Digestive Diseases and Sciences

, Volume 55, Issue 7, pp 1839–1851 | Cite as

Colorectal Cancer Outcomes, Recurrence, and Complications in Persons With and Without Diabetes Mellitus: A Systematic Review and Meta-Analysis

  • Kelly B. Stein
  • Claire F. Snyder
  • Bethany B. Barone
  • Hsin-Chieh Yeh
  • Kimberly S. Peairs
  • Rachel L. Derr
  • Antonio C. Wolff
  • Frederick L. BrancatiEmail author



Diabetes mellitus increases the risk of incident colorectal cancer, but it is less clear if pre-existing diabetes mellitus influences mortality outcomes, recurrence risk, and/or treatment-related complications in persons with colorectal cancer.


We performed a systematic review and meta-analysis comparing colorectal cancer mortality outcomes, cancer recurrence, and treatment-related complications in persons with and without diabetes mellitus. We searched MEDLINE and EMBASE through October 1, 2008, including hand-searching references of qualifying articles. We included studies in English that evaluated diabetes mellitus and cancer treatment outcomes, prognosis, and/or mortality. The initial search identified 8,208 titles, of which 15 articles met inclusion criteria. Each article was abstracted by one author using a standardized form and re-reviewed by another author for accuracy. Authors graded quality based on pre-determined criteria.


We found significantly increased short-term perioperative mortality in persons with diabetes mellitus. In the meta-analysis of long-term mortality, persons with diabetes mellitus had a 32% increase in all-cause mortality compared to those without diabetes mellitus (95% CI: 1.24, 1.41). Although data on other outcomes are limited, available studies suggest that pre-existing diabetes mellitus predicts increased risk of some post-operative complications as well as 5-year cancer recurrence. In contrast, there is little evidence that diabetes confers increased risk for long-term cancer-specific mortality.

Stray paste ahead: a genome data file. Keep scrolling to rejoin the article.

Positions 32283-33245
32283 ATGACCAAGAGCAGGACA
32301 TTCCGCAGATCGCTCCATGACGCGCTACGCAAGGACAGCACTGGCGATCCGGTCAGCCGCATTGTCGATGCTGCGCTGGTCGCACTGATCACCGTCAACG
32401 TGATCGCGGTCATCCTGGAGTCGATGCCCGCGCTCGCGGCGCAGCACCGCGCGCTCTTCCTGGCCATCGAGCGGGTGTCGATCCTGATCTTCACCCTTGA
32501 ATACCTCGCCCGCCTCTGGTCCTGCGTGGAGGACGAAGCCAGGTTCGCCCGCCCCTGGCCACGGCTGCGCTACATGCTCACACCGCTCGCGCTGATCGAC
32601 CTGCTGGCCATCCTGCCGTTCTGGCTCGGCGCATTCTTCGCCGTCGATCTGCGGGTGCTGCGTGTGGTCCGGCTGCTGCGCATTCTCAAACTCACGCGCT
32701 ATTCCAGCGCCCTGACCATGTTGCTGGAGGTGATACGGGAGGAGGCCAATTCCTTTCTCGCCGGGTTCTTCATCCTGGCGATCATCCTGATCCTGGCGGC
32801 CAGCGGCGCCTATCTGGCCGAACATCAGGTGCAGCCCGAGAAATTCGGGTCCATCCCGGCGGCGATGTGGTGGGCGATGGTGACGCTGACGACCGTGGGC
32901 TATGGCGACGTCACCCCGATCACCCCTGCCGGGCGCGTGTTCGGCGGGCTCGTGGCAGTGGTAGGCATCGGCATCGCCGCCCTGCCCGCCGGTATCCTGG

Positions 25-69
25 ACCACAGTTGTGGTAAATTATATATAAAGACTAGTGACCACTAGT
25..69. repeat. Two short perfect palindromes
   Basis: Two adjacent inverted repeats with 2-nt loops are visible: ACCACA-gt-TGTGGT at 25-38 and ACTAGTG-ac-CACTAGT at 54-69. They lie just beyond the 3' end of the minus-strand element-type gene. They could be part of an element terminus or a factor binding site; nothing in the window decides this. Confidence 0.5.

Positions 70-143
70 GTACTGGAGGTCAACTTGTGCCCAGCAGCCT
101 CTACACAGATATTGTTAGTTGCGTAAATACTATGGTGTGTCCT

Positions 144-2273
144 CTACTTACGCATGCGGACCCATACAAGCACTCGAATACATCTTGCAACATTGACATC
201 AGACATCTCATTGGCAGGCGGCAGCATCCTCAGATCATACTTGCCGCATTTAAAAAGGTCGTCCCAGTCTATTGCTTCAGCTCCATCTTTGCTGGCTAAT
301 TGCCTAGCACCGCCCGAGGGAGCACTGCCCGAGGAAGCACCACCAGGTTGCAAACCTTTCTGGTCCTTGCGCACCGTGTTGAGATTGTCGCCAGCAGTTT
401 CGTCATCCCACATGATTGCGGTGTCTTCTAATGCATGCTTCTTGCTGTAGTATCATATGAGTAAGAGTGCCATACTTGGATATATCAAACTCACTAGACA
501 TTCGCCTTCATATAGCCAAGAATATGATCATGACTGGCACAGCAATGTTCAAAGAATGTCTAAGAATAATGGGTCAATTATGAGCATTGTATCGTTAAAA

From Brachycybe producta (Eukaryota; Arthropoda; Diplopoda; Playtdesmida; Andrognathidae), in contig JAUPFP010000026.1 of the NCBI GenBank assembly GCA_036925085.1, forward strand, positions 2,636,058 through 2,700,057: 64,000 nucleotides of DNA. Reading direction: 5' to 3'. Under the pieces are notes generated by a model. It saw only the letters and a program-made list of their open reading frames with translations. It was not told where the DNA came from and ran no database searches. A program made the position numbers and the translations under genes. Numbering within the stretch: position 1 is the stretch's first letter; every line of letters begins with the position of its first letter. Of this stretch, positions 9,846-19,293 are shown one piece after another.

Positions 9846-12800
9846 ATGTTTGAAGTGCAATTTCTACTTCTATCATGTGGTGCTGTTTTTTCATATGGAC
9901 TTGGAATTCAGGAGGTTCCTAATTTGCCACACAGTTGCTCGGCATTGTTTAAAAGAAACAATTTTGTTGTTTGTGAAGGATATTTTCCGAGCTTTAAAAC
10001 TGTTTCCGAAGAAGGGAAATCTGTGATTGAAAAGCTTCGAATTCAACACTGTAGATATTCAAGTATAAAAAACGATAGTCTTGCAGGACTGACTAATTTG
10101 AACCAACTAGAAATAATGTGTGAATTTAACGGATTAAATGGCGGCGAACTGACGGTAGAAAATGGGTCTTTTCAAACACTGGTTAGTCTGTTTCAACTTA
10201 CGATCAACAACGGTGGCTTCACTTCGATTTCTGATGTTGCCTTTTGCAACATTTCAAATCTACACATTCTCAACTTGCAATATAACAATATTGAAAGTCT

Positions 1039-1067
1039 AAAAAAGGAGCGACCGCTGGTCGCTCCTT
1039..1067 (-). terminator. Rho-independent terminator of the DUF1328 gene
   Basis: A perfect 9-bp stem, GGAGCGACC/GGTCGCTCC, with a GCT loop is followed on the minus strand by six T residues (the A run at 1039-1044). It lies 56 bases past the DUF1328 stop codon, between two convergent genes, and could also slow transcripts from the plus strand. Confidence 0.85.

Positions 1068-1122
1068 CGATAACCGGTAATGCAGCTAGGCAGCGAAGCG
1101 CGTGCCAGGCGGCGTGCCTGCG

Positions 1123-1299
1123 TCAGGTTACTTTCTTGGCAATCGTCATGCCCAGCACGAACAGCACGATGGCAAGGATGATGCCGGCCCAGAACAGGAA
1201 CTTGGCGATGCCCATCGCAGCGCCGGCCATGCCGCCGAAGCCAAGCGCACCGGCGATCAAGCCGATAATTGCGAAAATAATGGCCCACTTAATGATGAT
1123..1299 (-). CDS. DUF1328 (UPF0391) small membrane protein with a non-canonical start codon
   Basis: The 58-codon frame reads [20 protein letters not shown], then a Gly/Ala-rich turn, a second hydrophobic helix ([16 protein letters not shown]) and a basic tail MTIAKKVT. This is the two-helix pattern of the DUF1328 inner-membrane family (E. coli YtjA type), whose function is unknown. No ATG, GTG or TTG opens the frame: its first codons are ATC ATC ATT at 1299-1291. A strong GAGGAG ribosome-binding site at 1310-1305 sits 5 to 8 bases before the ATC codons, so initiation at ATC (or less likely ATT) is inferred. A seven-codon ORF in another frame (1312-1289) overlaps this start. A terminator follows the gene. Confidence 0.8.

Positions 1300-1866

Patients with colorectal cancer and pre-existing diabetes mellitus have an increased risk of short- and long-term mortality. Future research should determine whether improvements in prevention and treatment of diabetes mellitus will improve outcomes for colorectal cancer patients.


Colorectal carcinoma Diabetes mellitus Mortality Treatment outcome Fatal outcome 



Frederick L. Brancati: NIDDK Grant (K24DK062222-06); Hsin Chieh Yeh and Frederick Brancati: NIDDK Diabetes Research and Training Center (P60 DK079637); Kelly B. Stein: NIH T32 Training Grant (T32HP10025-14); Bethany B. Barone: NIH T32 Training Grant (T32 DK062707). There were no financial disclosures or conflicts of interest among the authors.


  1. 1.
    US Cancer Statistics Working Group. United States Cancer Statistics: 1999–2004 Incidence and Mortality Web-based Report. Bethesda: Prevention and National Cancer Institute; 2007.Google Scholar
  2. 2.
    Surveillance, Epidemiology, and End Results (SEER). Program Populations (1973–2005). USA: National Cancer Institute; 2008.Google Scholar
  3. 3.
    Larsson SC, Orsini N, Wolk A. Diabetes mellitus and risk of colorectal cancer: a meta-analysis. J Natl Cancer Inst. 2005;97(22):1679–1687.CrossRefPubMedGoogle Scholar
  4. 4.
    Hu FB, Manson JE, Liu S, et al. Prospective study of adult onset diabetes mellitus (type 2) and risk of colorectal cancer in women. J Natl Cancer Inst. 1999;91(6):542–547. doi: 10.1093/jnci/91.6.542.CrossRefPubMedGoogle Scholar
  5. 5.
    Coughlin SS, Calle EE, Teras LR, Petrelli J, Thun MJ. Diabetes mellitus as a predictor of cancer mortality in a large cohort of US adults. Am J Epidemiol. 2004;159(12):1160–1167. doi: 10.1093/aje/kwh161.CrossRefPubMedGoogle Scholar
  6. 6.
    von Elm E, Altman DG, Egger M, et al. The strengthening the reporting of observational studies in epidemiology (STROBE) statement: guidelines for reporting observational studies. J Clin Epidemiol. 2008;61(4):344–349. doi: 10.1016/j.jclinepi.2007.11.008.CrossRefGoogle Scholar
  7. 7.
    Janssen-Heijnen MLG, Maas HAAM, Houterman S, Lemmens VEPP, Rutten HJT, Coebergh JWW. Comorbidity in older surgical cancer patients: influence on patient care and outcome. Eur J Cancer. 2007;43(15):2179–2193. doi: 10.1016/j.ejca.2007.06.008.CrossRefPubMedGoogle Scholar
  8. 8.
    Lemmens VE, Janssen-Heijnen ML, Verheij CD, Houterman S, Repelaer van Driel OJ, Coebergh JW. Co-morbidity leads to altered treatment and worse survival of elderly patients with colorectal cancer. Br J Surg. 2005;92(5):615–623. doi: 10.1002/bjs.4913.CrossRefPubMedGoogle Scholar
  9. 9.
    Gross CP, McAvay GJ, Guo Z, Tinetti ME. The impact of chronic illnesses on the use and effectiveness of adjuvant chemotherapy for colon cancer. Cancer. 2007;109(12):2410–2419. doi: 10.1002/cncr.22726.CrossRefPubMedGoogle Scholar
  10. 10.
    Koperna T, Kisser M, Schulz F. Emergency surgery for colon cancer in the aged. Arch Surg. 1997;132(9):1032–1037.PubMedGoogle Scholar
  11. 11.
    Tsugawa K, Koyanagi N, Hashizume M, et al. Therapeutic strategy of emergency surgery for colon cancer in 71 patients over 70 years of age in Japan. Hepatogastroenterology. 2002;49(44):393–398.PubMedGoogle Scholar
  12. 12.
    Little SA, Jarnagin WR, DeMatteo RP, Blumgart LH, Fong Y. Diabetes is associated with increased perioperative mortality but equivalent long-term outcome after hepatic resection for colorectal cancer. J Gastrointest Surg. 2002;6(1):88–94. doi: 10.1016/S1091-255X(01)00019-1.CrossRefPubMedGoogle Scholar
  13. 13.